This might surprise you: hopping is one of the most effective ways to increase bone density in specific areas of your body, including the femoral head. That’s because hopping is a high impact move and a form of osteogenic loading (OL) that applies force and pressure to bone, “loading” it with weight along the longitudinal axis of your body.
While the term “osteogenic loading” may not have found its way into common parlance, the concept itself is not new. It basically ties in with Wolff’s Law, which dates back to the 19th century, and states that bone grows and remodels in response to the forces applied to it.
Osteogenic loading stimulates new bone growth and mineral absorption at the site receiving the greatest impact, and according to a recent study, osteogenic loading is a key element in new bone formation for postmenopausal females.
There are more reasons why this weekend’s exercise should be added to your bone-strengthening routine, as you’ll learn today.
The Single Leg Osteogenic Loader specifically targets the femoral head, core muscles, and hip flexors. Additionally, this exercise improves balance, which is critical in preventing falls.
The femoral head is located at the top of the femur (as the name indicates), and rests snugly in the hip socket. This ball and socket joint is remarkably articulated and flexible, allowing your legs to move in just about any direction.
The femoral head is at the end of the femoral neck, which is prone to fracture, especially if you’ve ever taken bisphosphonates, which increase the risk of atypical femoral fractures.
The good news is, scientific research confirms that bone mineral density (BMD) increases with osteogenic loading exercises.
Scientifically Proven: Osteogenic Loading Increases Bone Density
Researchers from the UK and the US collaborated in an effort to study OL and how it specifically relates to bone density. The study subjects were postmenopausal women with a mean age of 69 (ages ranged from 55 to 87) and T-scores of -1.0 or lower (or an osteoporosis diagnosis). None of the study subjects were taking osteoporosis drugs.
After a 24-week trial period during which the subjects engaged in weekly OL sessions, the scientists found that:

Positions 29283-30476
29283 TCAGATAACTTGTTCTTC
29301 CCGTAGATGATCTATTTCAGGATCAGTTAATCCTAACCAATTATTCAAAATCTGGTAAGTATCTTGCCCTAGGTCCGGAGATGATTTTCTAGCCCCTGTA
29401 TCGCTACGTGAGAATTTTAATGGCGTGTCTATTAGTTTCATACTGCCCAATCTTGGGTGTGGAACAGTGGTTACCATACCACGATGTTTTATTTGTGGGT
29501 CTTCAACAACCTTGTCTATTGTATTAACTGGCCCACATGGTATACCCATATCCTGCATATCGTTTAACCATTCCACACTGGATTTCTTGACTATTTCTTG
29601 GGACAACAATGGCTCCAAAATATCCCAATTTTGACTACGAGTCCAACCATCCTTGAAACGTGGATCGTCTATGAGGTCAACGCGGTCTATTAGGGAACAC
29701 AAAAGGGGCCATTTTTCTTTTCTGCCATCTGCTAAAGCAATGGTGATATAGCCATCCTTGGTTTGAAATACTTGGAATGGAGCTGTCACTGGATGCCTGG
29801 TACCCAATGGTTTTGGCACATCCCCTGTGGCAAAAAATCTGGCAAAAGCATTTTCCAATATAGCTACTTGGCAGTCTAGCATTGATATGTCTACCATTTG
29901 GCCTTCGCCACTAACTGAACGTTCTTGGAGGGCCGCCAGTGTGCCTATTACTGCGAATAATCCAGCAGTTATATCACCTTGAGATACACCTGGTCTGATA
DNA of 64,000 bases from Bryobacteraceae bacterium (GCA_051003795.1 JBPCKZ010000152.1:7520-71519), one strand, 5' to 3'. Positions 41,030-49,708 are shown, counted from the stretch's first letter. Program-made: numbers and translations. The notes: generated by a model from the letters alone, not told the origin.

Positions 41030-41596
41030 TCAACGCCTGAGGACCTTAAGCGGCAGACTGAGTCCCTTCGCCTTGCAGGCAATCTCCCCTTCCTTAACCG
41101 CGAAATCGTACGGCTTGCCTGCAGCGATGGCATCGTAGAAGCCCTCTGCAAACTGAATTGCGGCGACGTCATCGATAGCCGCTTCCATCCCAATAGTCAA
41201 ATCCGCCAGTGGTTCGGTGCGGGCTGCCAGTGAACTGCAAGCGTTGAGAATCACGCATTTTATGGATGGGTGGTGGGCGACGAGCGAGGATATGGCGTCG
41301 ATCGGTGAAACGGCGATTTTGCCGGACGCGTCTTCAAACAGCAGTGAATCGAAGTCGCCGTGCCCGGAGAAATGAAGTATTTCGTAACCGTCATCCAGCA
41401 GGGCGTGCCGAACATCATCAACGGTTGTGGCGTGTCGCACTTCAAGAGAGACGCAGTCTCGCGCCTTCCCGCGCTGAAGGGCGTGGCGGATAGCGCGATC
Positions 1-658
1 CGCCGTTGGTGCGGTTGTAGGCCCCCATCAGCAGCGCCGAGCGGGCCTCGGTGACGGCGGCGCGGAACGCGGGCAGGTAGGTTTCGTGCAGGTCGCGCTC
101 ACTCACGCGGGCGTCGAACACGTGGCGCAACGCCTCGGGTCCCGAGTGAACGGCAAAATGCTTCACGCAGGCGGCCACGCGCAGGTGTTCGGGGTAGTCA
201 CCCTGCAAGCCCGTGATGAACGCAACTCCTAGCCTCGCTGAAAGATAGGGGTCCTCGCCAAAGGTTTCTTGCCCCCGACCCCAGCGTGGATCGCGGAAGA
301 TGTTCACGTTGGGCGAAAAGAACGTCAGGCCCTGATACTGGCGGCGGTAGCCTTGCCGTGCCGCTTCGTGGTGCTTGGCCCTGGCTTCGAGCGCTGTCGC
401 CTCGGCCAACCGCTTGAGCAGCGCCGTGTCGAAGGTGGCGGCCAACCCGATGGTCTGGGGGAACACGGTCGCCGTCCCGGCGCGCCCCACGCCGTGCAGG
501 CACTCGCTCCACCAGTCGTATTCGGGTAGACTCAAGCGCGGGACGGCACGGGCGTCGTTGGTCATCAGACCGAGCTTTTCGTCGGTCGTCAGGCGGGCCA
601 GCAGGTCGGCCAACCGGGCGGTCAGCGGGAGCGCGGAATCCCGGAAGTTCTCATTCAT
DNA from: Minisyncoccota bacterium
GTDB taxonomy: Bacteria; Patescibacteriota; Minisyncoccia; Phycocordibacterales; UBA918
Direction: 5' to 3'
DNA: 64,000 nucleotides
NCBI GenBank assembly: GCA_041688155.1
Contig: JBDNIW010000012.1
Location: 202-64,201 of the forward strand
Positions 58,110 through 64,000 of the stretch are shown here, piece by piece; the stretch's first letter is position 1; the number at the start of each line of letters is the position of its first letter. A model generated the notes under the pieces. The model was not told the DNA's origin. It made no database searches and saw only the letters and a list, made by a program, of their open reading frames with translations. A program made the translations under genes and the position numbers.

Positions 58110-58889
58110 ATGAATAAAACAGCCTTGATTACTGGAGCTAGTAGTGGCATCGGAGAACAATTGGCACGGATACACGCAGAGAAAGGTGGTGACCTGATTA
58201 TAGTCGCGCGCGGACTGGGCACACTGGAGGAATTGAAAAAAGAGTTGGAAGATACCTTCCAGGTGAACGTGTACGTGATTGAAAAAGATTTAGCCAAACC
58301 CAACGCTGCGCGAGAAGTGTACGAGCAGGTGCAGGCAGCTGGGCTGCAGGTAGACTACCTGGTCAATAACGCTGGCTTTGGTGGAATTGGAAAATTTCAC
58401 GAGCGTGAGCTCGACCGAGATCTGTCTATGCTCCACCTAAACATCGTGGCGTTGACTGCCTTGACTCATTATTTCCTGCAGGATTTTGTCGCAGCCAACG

“The baseline-post measures showed significantly increased… BMD with the subgroup in both the hip and spine” … All subjects gained BMD in either the hip, spine or both and no BMD values declined from baseline.”1
An increase in BMD, or bone mineral density, as a result of osteogenic loading exercise is wonderful news for this weekend’s “hoppers”! It gets even better. The researchers also measured “functional bone performance,” or FBP, which is an evaluation of how much force a bone can absorb before it breaks. The FBP increased in the study participants as well, making OL “relevant to protection against fracture during…a fall.”1
In today’s exercise, the femoral head gets plenty of loading thanks to the hopping action, and you’ll also be lifting your legs and engaging your hip flexors, which are actually part of the abdominal muscles that make up your core. Keeping the hip flexors strong is very important in fall prevention, since the hip flexors allow you to pick up your feet to clear objects and get up and down stairs (as well as a host of other motions).
Because it works core muscles in addition to the hip flexors, the Single Leg Osteogenic Loader is a powerful balance enhancer.
- Stand with your feet hip-width apart. Clasp your hands lightly just below your chest.
- Lift one knee up as high as you can and hop three times on the foot on the floor.
- Switch legs and hop three times on the other foot.
- Repeat this hopping motion, switching legs after every three hops, for 30 to 45 seconds.
To continue with osteogenic loading, try following up this weekend’s exercise with these Weekend Challenges:
If you are unable to perform high-impact exercises due to certain health or joint conditions, don’t despair, because…
Other Forms Of Targeted Exercise Benefit Your Bones And Your Health
While OL has specific benefits, it’s not the only way to build strong and fracture-resistant bones. There are other targeted forms of exercise designed to build bone and to help you reap the benefits that encompass the entire body, for mental, emotional, cardiovascular, and metabolic health.
With the Densercise™ Epidensity Training System, you’ll find a variety of moves that include high-impact, weight-bearing, and resistance exercises. It’s always a good idea to practice as many different forms of exercise as possible so your bones get a thorough workout.
Densercise™ combines variety with targeted density-increasing moves, to give your bones the stimulation they need to remodel and rejuvenate.
Take Exercising For Your Bones to the Next Level!
Learn the 52 exercise moves that jumpstart bone-building – all backed by the latest in epigenetics research.
I hope you enjoyed this weekend’s challenge! Please feel free to leave a comment below to discuss your thoughts about osteogenic loading, high-impact exercise, and other topics related to this weekend’s post.
Have a great weekend!
1 Hunte, Bazil, Jaquish, John, and Huck, Corey. “Axial Bone Osteogenic Loading-Type Resistance Therapy Showing BMD and Functional Bone Performance Musculoskeletal Adaptation Over 24 Weeks with Postmenopausal Female Subjects.” Journal of Osteoporosis and Physical Activity. 3. 146. (2015). Web. https://www.esciencecentral.org/journals/axial-bone-osteogenic-loadingtype-resistance-therapy-showing-bmd-andfunctional-bone-performance-musculoskeletal-adaptation-over-24-weeks-withpostmenopausal-female-subjects-2329-9509-1000146.php?aid=58088